That is the great beauty of a Game 7: win, and forget you were that close to the edge. Win, and move on safe in the knowledge that you didn't flinch and that forgetting whatever happened before is the reward of winning that game.
So, here's a look at five things that might determine where the line is drawn Tuesday night between forgetting after winning and living with the dark memories of losing.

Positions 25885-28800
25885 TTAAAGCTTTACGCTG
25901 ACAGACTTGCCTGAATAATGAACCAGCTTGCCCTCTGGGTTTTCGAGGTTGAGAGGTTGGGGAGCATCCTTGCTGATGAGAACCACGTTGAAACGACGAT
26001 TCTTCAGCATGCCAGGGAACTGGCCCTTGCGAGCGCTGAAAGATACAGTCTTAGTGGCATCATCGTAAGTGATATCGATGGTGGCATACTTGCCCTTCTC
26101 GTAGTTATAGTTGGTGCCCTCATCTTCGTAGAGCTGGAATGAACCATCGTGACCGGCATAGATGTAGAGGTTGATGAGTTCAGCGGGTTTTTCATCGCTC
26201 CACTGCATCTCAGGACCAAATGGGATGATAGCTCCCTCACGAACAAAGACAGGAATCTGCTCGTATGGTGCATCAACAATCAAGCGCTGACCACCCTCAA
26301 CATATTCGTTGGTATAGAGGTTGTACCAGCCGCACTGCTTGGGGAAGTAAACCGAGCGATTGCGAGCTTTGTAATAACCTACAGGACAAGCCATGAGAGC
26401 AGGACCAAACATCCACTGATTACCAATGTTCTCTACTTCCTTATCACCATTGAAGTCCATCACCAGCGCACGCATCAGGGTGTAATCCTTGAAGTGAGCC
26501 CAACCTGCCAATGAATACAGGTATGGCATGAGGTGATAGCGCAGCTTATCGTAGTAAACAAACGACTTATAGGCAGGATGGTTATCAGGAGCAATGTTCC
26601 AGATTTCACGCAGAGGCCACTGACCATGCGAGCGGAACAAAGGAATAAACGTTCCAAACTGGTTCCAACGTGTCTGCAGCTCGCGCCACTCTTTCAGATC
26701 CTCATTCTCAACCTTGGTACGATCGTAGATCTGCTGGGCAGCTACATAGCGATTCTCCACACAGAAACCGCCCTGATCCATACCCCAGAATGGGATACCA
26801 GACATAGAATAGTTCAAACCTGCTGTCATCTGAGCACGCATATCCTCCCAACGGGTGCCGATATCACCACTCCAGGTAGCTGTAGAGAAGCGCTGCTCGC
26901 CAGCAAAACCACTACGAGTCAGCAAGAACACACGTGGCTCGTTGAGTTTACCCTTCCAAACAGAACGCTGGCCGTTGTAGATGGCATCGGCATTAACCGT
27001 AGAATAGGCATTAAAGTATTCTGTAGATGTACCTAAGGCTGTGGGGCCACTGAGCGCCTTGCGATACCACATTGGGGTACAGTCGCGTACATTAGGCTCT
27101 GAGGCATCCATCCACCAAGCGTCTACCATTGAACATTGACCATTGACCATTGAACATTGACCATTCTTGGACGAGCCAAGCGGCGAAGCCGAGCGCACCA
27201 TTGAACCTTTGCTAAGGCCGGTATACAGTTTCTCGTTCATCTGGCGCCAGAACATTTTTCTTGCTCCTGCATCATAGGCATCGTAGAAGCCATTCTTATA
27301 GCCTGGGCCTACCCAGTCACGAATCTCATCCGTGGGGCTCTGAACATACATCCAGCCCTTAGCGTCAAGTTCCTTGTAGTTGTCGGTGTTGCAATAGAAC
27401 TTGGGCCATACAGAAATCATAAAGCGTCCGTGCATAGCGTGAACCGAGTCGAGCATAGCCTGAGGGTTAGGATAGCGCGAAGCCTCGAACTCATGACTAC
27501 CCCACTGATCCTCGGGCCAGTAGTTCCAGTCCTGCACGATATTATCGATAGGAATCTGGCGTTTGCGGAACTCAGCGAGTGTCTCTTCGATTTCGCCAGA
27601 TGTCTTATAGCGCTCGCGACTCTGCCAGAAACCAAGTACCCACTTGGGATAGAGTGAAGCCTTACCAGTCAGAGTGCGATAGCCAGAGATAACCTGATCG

As noted, the Rangers have never completed a series comeback when trailing 3-1. Not sure that matters to the players in the Rangers' locker room one iota. They are the ones who are suddenly cooking, having won two in a row after looking absolutely cooked after Game 4. History and the burden of that history might have a greater bearing on the Penguins, who still have a clutch of players who consistently faced adversity in winning the 2009 Stanley Cup. That version of the Penguins dropped the first two games in the second round and in the final before winning both series in Game 7s in Washington and Detroit, respectively. Since then, not so much positive history, as the Pens lost Game 7 at home in 2010 against the eighth-seeded Montreal Canadiens in the second round and then blew a 3-1 series lead against Tampa in 2011 in the first round -- although neither Crosby nor Evgeni Malkin played because of injury. Coach Dan Bylsma said he has had coaches who tried to treat a Game 7 as just as another game. He's not one of them. "They're Game 7s. These are ones you dream about playing and you played in your backyard," Bylsma said. "I think we've got to relish that opportunity to play in games like this."